The gifts were often a prelude to mating and this occurred multiple time in various locations from 7th to the 21st of February.
Pete was more attentive than ever and brought gifts to his partner while she was in the egg-laying phase.
When Pete caught something he would take it to her and call her to come and get it. The exchange was very rapid.....the lizard is about to be handed over in the image below.
The pair usually scout out potential nesting holes in the months before the eggs are laid. Pete and his partner chose the hole that had been used successfully the previous year. This is the third hole I have seen being used in 5 years. They had started excavating another hole on the left of the existing entrance but had given up. They both made a number of flights into and around the hole. When the female made most of the flights I assumed she was laying eggs.
Hunting went on as normal and fed the pair for several weeks. Then the pattern changed...instead of eating the prey themselves they both took it into the nest. Careful examination of the nest hole on arrival in the mornings showed the female had three chicks and would sit in the cavity with them overnight. She appeared to have become a dedicated Mum. The newly hatched chicks were first seen on the 14th March. This means the eggs would have been laid around the 21st of February....the last date I noted mating.
On my next visit though I noted that only the male was feeding the nest. He did so diligently but I wondered what had happened to the female. I thought I saw her several times and the male kept calling her in between his feeding sorties. However she never reappeared..
The weather during the early months of 2017 was uncharacteristically wet. There was one depression on the motocross track that filled with water after heavy overnight rain. Although working hard Pete enjoyed diving into the puddle which he would do multiple times before drying off on a nearby perch.
Pete even had time for a quiet puff when his partner was not looking.
The feeding of the chicks continued with various prey being hunted and taken into the nest.
The feeding of the chicks continued with various prey being hunted and taken into the nest.
One morning I visited after heavy overnight rain. I made my usual observation of the chicks and was stunned to find only one chick in the nest chamber. It was only 2+ weeks since they hatched and it was too soon for them to have fledged. The eggs are laid over several days and hatch in the same order therefore one chick will be bigger than his siblings and more likely to get more food. I was very disappointed to find the body of one chick outside the hole. In the image below the nest hole is top, centre and the body was in the centre on the lower third of the image. There had clearly been surface water in a depression and the chick may have drowned. I assumed the other missing chick had met a similar fate but I did not find it.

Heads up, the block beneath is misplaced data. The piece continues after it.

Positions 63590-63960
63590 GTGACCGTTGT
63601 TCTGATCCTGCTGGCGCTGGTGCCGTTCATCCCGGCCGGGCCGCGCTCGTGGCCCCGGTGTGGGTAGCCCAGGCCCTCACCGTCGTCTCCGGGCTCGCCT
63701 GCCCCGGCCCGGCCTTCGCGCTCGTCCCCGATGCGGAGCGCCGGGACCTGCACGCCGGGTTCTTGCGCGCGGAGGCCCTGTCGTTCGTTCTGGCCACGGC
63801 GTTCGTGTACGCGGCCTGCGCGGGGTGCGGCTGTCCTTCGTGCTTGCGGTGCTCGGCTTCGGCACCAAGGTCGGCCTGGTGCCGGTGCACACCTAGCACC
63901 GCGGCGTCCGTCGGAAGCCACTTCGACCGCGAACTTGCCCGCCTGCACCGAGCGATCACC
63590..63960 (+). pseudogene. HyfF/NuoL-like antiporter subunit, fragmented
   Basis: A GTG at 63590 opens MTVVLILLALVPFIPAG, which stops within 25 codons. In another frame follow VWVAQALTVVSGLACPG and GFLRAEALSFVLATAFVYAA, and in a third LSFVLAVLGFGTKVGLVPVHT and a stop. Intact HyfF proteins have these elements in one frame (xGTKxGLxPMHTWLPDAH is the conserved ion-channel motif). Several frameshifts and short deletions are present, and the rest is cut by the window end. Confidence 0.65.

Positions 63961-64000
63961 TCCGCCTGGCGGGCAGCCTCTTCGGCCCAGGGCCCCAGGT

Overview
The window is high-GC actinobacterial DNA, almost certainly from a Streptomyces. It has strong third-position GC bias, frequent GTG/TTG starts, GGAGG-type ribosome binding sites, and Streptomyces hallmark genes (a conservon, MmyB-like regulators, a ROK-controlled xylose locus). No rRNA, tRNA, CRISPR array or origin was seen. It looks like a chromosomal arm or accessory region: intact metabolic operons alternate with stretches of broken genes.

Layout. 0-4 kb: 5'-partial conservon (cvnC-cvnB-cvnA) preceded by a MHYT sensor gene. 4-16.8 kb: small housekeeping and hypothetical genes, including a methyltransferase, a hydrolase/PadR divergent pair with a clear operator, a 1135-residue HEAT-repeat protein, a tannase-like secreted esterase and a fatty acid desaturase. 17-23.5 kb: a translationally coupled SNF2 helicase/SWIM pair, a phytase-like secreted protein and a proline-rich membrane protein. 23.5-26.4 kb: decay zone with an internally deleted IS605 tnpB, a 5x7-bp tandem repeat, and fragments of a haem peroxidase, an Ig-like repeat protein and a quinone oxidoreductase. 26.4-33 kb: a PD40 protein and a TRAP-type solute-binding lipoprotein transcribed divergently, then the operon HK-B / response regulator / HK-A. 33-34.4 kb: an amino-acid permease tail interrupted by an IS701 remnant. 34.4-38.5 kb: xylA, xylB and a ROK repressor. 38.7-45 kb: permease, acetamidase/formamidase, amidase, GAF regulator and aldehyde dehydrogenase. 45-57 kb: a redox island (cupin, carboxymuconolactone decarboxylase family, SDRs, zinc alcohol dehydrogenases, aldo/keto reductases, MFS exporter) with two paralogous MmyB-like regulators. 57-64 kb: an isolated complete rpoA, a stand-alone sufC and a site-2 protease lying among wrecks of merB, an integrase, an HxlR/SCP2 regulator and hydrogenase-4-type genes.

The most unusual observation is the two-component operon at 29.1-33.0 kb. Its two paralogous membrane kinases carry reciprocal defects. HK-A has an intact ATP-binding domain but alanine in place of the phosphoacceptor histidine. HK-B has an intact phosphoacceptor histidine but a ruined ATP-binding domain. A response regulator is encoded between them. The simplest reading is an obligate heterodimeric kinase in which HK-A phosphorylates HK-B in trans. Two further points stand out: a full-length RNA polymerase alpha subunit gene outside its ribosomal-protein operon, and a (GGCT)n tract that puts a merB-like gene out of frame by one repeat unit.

Pete continued to feed the remaining chick like nothing untoward had happened.
It was well over a week before I was able to make another visit. I assumed the chick would be receiving prey near the entrance of the nest hole by this time. I was mortified on arrival to see the surrounds of the nest had collapsed over the entrance to the extent if the chick had been inside it would have been entombed and had a lingering death. It was just 23 days since the chicks hatched. From all accounts fledging in all Kingfisher species take 23-26 days. If the collapse had occurred within the 2 days prior to discovery it was possible that the remaining chick if well fed may have fledged against the odds.
I visited again the following week and Pete was around and still occasionally calling his absent partner. I was interrupted by turf cutters so left early thinking the kingfisher breeding cycle was sadly incomplete.
I was away for a week when my friend visited the location and reported that an adult kingfisher was feeding a juvenile in the central tree. The central tree was Pete's domain so I was very happy to know one chick may have survived.
I went back several days later and found Pete catching bugs in the early morning light and flying to the central tree where he was clearly feeding a juvenile. Pete is in the front in the image below. The fledgeling has a darker bill with a light coloured tip.
Pete is tolerant of the Chestnut-headed Bee-eaters and the Blue-throated Bee-eaters in his domain. He appeared to be learning from the latter when a swarm of flying ants passed through and created a bit of a feeding frenzy. Not to be outdone by the flight wizards Pete unleashed some flight maneuvers and continued to feed the fledgeling on ants. After the flush of insects had passed through Pete returned to seeking more juicy prey and continued to feed his offspring
Pete appears to call regularly for his partner but he is something of a hero since his ability to feed his surviving chick so well resulted in an early but successful fledging and a new life in the local kingfisher population.